March 28, 2013

Ctrip rumored to take over Kuxun from TripAdvisor


Ctrip, China's biggest online travel service provider, is in talks to acquire Kuxun.cn, an air ticket and hotel search and price comparison site, Beijing Business News reported. Analysts say the acquisition will make up for Ctrip's disadvantage in search technology and will compromise Kuxun's impartiality.

The latest from the China tech rumor mill is that online travel giant Ctrip is in talks to acquire travel services search engine Kuxun, currently owned by TripAdvisor. These stories should always be met with a healthy dose of skepticism, but such a purchase would make sense for Ctrip, which since last year has been on a spending spree to shore-up its position in a rapidly-changing and more cutthroat market.

Last year was a turning point for Ctrip as the barrier to entry into the online travel sector became low enough for many smaller and arguably more innovative upstarts to start nipping at its heels; while large Internet players such as Baidu, Tencent, 360buy and Alibaba Group rallied to elbow in on the market.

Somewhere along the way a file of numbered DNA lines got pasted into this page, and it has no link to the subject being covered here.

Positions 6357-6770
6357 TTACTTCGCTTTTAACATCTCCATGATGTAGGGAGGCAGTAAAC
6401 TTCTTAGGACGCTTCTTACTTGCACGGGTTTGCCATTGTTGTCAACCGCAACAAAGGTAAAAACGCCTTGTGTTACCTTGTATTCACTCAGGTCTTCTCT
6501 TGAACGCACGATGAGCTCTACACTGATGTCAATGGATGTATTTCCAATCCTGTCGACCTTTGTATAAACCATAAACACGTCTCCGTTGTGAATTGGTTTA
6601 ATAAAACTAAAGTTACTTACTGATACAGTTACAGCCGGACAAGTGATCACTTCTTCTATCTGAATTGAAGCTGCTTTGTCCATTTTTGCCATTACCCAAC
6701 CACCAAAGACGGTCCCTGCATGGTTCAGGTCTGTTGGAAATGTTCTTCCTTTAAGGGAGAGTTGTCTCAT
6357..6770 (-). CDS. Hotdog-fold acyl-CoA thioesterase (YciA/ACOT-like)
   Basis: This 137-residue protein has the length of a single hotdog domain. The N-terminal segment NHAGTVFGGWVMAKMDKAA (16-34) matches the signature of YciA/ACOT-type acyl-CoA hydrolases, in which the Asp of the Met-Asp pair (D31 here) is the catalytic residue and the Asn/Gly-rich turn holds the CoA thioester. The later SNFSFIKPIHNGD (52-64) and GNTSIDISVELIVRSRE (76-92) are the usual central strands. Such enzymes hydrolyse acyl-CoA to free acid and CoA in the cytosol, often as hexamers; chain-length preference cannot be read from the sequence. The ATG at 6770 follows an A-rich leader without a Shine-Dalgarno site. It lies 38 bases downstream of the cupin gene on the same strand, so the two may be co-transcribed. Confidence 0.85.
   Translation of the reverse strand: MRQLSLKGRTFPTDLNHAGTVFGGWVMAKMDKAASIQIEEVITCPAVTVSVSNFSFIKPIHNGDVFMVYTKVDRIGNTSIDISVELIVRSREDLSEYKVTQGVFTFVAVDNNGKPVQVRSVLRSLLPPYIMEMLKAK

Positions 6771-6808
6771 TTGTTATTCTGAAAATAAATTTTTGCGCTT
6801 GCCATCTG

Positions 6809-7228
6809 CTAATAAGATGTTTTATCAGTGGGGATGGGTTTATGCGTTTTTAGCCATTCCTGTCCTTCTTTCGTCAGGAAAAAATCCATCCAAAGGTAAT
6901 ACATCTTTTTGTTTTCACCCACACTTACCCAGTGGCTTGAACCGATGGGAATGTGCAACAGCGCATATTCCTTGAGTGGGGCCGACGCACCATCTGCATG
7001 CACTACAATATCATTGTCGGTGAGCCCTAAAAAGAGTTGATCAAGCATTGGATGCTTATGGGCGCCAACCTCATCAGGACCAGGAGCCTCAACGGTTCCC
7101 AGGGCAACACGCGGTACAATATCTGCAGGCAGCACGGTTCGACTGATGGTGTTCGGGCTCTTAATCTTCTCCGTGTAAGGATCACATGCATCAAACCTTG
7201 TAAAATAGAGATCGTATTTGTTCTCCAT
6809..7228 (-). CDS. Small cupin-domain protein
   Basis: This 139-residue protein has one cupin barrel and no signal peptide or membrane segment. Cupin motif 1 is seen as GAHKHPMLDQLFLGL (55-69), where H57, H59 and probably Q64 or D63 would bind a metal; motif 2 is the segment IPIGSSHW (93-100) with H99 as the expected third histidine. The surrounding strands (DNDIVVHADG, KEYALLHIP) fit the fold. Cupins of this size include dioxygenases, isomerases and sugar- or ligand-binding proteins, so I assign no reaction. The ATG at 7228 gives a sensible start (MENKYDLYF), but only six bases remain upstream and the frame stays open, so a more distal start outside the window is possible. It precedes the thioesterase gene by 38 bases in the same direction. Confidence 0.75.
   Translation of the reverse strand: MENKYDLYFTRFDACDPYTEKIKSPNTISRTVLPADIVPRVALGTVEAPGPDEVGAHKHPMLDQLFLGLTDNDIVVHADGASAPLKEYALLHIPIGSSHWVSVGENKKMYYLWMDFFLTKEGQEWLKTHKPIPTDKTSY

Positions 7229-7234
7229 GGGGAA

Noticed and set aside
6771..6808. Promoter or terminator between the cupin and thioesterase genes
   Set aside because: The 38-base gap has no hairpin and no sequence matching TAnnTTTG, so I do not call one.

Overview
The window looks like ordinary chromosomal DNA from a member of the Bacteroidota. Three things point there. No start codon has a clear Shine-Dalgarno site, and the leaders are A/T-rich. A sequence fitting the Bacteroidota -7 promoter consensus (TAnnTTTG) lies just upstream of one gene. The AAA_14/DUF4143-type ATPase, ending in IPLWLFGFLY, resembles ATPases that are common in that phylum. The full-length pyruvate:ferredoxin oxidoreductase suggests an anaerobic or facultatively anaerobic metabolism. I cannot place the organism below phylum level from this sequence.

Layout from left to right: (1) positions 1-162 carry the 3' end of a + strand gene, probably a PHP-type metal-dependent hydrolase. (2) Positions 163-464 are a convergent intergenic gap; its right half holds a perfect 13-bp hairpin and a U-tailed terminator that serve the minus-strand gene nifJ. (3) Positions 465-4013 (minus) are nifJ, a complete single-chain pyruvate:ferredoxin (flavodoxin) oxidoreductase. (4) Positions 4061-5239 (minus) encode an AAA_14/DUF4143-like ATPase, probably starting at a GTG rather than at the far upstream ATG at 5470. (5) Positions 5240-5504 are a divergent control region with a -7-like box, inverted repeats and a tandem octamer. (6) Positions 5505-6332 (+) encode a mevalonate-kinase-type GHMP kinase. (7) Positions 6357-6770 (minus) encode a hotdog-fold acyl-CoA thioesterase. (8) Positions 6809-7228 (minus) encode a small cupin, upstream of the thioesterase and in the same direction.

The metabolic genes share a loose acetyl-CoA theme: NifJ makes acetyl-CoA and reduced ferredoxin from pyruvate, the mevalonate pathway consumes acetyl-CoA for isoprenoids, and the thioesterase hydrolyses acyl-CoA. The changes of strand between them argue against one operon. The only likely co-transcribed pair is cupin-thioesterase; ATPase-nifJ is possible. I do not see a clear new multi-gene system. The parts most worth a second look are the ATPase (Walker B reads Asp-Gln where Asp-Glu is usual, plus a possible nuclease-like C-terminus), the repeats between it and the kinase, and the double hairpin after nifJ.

This led to a vicious price war, with Ctrip earmarking $500 million in the middle of the year for marketing and promotions. Rumors of possible acquisitions also flew, some of which - such as its purchase of luxury travel operator Trip TM - turned out to be true. By the end of the year, Ctrip's financials had taken a bruising, with income from operations down 39 percent for 2012 to 655 million yuan ($105.45 million).

It's not surprising more entrants are jumping into the field - online travel has huge potential in China, particularly outside of first-tier cities where the middle class is beginning to spend increasingly on holidays. The market is expected to show growth of around 500 percent over the period 2008 to 2013 to reach $15 billion. Meanwhile, traffic to travel websites is growing around six times faster than overall Web traffic growth, with the former category up 40 percent year-on-year in the second quarter of 2012 compared to 7 percent growth for the latter.

Get the full story at China's Global Times

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